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I want to better understand ill-conditioning for matrices. Say we're given any matrix $A$, where some elements are $10^6$ in magnitude and some are $10^{-7}$ in magnitude. Does this guarantee that this matrix has a condition number greater than 100? Greater than 1000? Even though we haven't specified which elements of $A$ contain those values?

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up vote 4 down vote accepted

I addressed a very similar question on scicomp.SE, but I suppose it's good to have an answer here. The point is that neither the size of the entries nor the size of the determinant is a guarantee that your matrix is well- or ill-conditioned. For that, one would need to look at the matrix's singular values, to use a common criterion. In particular, the 2-norm condition number of a matrix is the largest singular value divided by the tiniest singular value; if the smallest singular value is zero, the matrix is singular, and if the smallest singular value is very tiny relative to the largest singular value, you have ill-conditioning.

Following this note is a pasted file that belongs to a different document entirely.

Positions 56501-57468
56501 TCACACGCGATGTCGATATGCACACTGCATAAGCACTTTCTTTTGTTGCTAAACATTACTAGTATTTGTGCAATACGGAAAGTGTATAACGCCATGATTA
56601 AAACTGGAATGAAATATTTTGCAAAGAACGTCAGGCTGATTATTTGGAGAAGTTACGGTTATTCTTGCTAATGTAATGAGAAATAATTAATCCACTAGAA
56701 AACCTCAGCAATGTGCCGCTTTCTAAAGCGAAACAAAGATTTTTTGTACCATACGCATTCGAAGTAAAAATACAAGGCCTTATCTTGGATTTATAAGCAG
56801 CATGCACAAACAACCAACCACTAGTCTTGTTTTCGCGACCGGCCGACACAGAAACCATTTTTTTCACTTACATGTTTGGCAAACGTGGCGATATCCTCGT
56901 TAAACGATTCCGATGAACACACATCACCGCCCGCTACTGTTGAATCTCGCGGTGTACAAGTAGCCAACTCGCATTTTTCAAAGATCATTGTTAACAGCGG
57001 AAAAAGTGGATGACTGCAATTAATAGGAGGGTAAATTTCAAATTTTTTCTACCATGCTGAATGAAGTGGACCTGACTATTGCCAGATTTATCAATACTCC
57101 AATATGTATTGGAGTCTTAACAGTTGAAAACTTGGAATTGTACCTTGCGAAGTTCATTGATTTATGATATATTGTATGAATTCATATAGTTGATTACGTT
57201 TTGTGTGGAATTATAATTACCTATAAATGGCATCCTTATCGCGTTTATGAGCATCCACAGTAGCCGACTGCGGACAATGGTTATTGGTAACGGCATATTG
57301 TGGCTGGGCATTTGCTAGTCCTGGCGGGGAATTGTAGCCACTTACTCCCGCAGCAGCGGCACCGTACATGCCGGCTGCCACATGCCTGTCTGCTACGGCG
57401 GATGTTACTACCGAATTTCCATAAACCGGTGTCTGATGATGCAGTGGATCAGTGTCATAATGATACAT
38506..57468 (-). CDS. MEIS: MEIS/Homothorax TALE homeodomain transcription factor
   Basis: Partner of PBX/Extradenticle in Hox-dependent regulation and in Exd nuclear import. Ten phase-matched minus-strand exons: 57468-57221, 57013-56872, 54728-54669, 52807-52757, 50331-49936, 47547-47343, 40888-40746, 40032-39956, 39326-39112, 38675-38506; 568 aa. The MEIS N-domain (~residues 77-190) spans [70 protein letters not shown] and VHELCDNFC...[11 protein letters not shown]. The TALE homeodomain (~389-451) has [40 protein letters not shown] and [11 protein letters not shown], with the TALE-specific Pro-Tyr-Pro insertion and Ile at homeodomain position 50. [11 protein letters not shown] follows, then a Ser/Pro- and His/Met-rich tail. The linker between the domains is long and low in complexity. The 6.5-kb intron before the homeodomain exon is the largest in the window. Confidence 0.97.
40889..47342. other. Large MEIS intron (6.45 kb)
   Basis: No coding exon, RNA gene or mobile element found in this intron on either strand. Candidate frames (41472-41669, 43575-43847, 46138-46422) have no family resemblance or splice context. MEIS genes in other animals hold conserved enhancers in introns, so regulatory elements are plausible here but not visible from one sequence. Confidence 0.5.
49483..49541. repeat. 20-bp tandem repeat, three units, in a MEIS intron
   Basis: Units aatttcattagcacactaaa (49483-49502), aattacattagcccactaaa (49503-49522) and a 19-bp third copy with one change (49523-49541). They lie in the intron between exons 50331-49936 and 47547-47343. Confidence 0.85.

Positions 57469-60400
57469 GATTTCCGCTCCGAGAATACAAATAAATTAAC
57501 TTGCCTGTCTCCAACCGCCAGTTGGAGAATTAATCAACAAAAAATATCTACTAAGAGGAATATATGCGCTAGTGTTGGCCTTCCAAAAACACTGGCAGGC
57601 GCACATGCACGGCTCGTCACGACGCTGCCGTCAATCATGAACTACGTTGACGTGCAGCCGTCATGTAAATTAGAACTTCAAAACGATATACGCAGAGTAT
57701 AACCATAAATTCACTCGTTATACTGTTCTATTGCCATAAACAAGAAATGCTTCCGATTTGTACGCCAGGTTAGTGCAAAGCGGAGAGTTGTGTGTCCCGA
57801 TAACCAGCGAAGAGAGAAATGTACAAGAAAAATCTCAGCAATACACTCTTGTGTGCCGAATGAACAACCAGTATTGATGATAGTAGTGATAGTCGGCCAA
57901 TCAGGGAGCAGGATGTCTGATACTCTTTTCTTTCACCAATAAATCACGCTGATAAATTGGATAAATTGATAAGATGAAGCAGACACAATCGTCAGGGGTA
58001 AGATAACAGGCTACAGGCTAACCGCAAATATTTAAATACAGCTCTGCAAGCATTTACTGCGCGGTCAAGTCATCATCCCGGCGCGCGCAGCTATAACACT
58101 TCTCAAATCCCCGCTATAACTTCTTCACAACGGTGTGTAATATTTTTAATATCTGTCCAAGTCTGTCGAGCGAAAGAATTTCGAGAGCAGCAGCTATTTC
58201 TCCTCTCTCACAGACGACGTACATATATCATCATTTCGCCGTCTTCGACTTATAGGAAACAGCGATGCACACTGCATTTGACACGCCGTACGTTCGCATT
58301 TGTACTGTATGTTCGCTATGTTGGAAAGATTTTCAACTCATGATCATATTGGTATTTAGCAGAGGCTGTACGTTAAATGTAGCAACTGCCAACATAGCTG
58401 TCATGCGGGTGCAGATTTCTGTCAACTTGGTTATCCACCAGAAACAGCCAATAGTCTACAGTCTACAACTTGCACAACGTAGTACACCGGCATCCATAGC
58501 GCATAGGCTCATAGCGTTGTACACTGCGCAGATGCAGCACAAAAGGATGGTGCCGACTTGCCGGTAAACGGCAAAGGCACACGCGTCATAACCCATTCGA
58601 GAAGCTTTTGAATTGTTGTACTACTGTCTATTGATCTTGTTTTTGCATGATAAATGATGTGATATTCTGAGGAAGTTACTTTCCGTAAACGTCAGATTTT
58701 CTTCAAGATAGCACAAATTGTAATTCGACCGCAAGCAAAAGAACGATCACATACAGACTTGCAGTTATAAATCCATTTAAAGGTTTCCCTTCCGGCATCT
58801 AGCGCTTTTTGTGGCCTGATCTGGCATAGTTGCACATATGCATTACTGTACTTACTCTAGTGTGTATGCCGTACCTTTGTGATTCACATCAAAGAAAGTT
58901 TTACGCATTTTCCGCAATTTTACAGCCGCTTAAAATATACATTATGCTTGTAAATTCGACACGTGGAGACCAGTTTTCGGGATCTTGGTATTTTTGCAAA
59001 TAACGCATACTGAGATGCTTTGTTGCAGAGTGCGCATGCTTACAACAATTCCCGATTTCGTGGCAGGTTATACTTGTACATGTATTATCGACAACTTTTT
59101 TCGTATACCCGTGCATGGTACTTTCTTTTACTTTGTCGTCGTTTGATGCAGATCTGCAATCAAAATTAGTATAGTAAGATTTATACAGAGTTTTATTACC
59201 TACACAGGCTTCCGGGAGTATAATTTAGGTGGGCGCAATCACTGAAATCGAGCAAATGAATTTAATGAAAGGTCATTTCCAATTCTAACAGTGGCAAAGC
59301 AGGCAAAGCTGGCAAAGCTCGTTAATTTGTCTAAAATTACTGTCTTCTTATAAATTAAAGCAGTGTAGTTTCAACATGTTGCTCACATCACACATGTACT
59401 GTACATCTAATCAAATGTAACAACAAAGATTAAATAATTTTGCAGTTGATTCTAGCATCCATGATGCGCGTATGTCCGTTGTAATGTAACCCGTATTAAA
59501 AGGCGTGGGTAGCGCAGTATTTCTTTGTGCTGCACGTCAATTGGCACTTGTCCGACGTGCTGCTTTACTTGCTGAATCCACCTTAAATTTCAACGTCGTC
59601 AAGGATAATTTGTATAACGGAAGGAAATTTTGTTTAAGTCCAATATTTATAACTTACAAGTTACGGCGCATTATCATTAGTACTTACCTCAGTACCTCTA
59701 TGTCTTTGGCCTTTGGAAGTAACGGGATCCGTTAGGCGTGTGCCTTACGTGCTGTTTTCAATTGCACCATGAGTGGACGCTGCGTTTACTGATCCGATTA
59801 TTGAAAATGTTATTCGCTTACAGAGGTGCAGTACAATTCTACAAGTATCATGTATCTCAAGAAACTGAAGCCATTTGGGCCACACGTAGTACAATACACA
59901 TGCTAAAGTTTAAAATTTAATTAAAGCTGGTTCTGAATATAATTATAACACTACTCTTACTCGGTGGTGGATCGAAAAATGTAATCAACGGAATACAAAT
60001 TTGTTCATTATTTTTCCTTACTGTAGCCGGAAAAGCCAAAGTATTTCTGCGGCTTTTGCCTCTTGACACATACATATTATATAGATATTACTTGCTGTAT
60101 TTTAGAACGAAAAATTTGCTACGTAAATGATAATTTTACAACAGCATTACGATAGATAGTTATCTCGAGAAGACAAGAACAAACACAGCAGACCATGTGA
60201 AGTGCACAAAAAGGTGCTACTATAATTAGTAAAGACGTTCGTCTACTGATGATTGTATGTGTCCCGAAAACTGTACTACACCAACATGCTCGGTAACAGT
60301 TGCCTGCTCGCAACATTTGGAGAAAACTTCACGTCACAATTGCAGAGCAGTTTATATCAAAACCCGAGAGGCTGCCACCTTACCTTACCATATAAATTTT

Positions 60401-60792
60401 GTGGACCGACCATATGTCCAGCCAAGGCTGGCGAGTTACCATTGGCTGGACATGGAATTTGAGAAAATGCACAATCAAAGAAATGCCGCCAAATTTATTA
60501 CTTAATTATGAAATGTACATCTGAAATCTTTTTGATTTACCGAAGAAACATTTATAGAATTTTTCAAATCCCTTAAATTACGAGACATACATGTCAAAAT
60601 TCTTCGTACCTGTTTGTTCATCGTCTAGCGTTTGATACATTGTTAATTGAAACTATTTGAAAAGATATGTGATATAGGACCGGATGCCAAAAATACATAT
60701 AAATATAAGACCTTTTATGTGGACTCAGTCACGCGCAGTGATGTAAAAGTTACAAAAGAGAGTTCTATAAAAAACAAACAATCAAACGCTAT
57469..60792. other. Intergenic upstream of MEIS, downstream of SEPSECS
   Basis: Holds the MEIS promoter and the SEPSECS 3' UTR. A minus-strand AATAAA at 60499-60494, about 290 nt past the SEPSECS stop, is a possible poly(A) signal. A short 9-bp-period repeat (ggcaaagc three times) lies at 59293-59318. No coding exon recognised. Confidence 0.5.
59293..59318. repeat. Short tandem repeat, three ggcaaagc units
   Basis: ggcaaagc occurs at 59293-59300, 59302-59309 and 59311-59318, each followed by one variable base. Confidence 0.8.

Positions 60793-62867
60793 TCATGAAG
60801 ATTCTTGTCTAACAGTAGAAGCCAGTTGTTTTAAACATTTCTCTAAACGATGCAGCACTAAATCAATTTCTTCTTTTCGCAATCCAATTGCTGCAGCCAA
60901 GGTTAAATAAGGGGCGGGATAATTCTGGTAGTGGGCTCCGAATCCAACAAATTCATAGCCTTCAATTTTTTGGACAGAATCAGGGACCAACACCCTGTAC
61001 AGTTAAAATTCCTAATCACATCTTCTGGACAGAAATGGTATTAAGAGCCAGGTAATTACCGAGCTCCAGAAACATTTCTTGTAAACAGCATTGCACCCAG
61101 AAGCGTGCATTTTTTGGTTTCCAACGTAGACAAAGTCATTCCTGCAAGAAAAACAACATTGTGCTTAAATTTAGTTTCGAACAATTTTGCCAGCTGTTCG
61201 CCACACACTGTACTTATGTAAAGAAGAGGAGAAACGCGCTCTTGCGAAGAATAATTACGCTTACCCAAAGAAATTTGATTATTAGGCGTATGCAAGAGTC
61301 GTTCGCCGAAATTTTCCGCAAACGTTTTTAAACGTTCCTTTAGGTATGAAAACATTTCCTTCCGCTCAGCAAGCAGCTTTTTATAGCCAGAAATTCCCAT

For instance, matrices of the form

$$\begin{pmatrix}10^{12}&10^{-12}&\cdots&10^{-12}\\10^{-12}&10^{12}&\ddots&\vdots\\\vdots&\ddots&\ddots&10^{-12}\\10^{-12}&\cdots&10^{-12}&10^{12}\end{pmatrix}$$

($10^{12}$ on the diagonal, and $10^{-12}$ off-diagonal) are well conditioned (the ratio of the largest to the smallest singular value is very nearly equal to $1$), while the family of upper triangular matrices

$$\begin{pmatrix}1&2&\cdots&2\\&1&\ddots&\vdots\\&&\ddots&2\\&&&1\end{pmatrix}$$

studied by Alexander Ostrowski and Jim Wilkinson have a condition number equal to $\cot^2\dfrac{\pi}{4n}$, where $n$ is the size of the matrix.

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Interesting. +1. Yet it is not obvious that the columns of the triangular matrix are "nearly linearly dependent". Is that any heuristic argument to explain why the matrix is ill-conditioned? –  user1551 May 29 '13 at 12:16
    
Nothing immediate comes to mind. I only convinced myself of the ill-conditioning by building linear systems based on these matrices, and observing the loss of accuracy as the dimension was increased. –  J. M. May 29 '13 at 13:22
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